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Ronan Chris Murphy is one of the most sought-after record producers in the USA. Known to be a musician’s producer, his credits include King Crimson, Steve Morse, Tony Levin, Terry Bozio, Chucho Valdes and Stevie Stevens. He produced singer songwriter Pete Teo’s upcoming debut solo record ‘Rustic Living For Urbanites’. Options2 invites him to discuss music piracy.

In Options2 – The Edge

The issue of music piracy, or the theft of intellectual property in general, is a difficult one to speak about with moral authority, as there are few among us who have never copied an album onto cassette for a friend or watched a copied videocassette. The ease of which it has been possible to copy music has been taken for granted for generations now, but the scale and rate of growth in piracy need not be argued in moralistic terms but in simple logistic terms. The current trends in music piracy will have severely damaging effects on the development of new talent, product and their related economies. Without some change in this trend it may spell the end of companies and individuals being able to profit from recorded music.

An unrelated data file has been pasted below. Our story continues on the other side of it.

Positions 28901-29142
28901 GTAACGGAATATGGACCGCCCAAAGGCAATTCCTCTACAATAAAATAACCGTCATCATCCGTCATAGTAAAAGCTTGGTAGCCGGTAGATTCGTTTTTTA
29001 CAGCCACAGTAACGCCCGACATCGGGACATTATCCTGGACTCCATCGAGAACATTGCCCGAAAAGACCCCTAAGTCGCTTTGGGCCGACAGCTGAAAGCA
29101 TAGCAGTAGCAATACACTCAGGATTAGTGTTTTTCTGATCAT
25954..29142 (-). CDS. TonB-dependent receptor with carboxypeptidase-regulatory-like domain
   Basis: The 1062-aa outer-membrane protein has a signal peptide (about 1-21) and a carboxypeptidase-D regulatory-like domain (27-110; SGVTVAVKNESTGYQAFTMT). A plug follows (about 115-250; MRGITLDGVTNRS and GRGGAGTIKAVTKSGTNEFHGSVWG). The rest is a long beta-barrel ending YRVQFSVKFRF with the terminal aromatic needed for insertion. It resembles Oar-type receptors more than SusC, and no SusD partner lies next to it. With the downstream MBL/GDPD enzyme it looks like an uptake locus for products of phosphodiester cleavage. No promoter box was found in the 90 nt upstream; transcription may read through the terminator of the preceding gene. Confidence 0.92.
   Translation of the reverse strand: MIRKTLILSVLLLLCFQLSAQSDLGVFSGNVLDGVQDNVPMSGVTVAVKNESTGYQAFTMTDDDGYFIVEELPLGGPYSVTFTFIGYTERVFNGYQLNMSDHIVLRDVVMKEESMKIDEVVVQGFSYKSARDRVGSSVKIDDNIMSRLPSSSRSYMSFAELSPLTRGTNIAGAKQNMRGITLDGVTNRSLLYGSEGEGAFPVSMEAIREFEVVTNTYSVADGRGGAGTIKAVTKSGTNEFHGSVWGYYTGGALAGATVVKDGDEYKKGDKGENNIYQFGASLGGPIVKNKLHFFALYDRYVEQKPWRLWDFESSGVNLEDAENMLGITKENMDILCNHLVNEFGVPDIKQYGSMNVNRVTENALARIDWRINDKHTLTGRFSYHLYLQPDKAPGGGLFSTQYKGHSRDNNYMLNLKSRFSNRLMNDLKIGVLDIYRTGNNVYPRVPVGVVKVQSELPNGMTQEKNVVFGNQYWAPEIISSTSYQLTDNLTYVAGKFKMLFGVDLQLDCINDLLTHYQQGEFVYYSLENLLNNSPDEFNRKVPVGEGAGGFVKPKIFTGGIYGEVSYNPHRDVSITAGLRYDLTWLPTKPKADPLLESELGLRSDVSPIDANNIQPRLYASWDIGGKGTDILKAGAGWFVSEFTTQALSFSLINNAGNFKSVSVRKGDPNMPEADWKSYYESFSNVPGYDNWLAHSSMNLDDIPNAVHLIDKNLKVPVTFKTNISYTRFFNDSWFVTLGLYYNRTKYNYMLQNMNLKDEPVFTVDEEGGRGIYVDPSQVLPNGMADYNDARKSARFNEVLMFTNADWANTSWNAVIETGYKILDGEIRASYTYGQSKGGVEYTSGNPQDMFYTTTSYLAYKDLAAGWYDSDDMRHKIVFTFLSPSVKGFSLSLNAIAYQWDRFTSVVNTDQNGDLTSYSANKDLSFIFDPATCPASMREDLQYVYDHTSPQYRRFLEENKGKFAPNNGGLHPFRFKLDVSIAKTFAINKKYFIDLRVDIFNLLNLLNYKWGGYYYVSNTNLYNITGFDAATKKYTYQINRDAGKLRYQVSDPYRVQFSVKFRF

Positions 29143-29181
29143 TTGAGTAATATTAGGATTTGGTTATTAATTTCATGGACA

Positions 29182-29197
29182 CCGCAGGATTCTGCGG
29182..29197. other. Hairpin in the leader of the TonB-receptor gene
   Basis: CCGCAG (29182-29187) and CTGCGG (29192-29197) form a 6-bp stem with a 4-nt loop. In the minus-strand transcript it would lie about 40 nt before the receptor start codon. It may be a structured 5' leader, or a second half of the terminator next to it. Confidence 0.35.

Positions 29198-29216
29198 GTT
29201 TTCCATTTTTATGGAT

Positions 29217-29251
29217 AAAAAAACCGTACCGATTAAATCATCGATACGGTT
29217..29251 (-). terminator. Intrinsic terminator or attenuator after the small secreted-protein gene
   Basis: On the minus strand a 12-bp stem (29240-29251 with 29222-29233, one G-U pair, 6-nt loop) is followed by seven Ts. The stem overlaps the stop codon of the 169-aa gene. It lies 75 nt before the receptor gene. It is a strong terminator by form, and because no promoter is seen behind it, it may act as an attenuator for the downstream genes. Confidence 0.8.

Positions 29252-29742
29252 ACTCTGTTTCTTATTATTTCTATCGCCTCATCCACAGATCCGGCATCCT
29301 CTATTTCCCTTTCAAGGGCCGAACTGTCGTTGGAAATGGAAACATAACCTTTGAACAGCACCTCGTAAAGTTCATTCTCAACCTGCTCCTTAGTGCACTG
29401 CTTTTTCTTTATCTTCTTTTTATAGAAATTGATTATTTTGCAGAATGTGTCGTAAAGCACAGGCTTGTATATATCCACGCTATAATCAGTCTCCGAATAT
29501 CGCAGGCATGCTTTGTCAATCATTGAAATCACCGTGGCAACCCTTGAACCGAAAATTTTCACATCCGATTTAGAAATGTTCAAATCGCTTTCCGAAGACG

Piracy of audio recordings has its roots in the cassette market and evolved into a CD market with the advent of low cost CD recording media and equipment. This illegal market for physical copies of recorded music proliferated in many parts of Asia, but remained fairly contained and much criticized in most of the Western world for years. The growth of the Internet and the development of ìfile sharingî technologies, which have allowed computer users to make copies of, and distribute recorded music without the consent or control of the copyright holders, have made the plague of piracy a global issue of staggering proportions.

No one could have predicted the impact of an 18 year old college drop out named Shawn Fanning introducing a computer program called Napster, that would allow any computer user with an internet connection to access other user’s files and copy them; the exchange of music files being the most obvious and popular uses. It was June 1, 1999 when Fanning distributed 30 test copies of Napster to friends and asked them not to tell anyone about it. They told; and within days there were over 4,000 users. By the end of 1999, 20 million users were using the service to illegally swap music on the Internet. In 2001, music sales in the US fell 5% and in 2002 fell an additional 9%.

In the beginning, the online exchange of recorded music was quite limited, as the public at large was not familiar with the technology, the amount of time required to copy a recording was excessive, and the audio quality of such transmitted music was low. But Internet access speeds and encoding quality are both rapidly increasing. While the most popular format for exchanging copies of music on line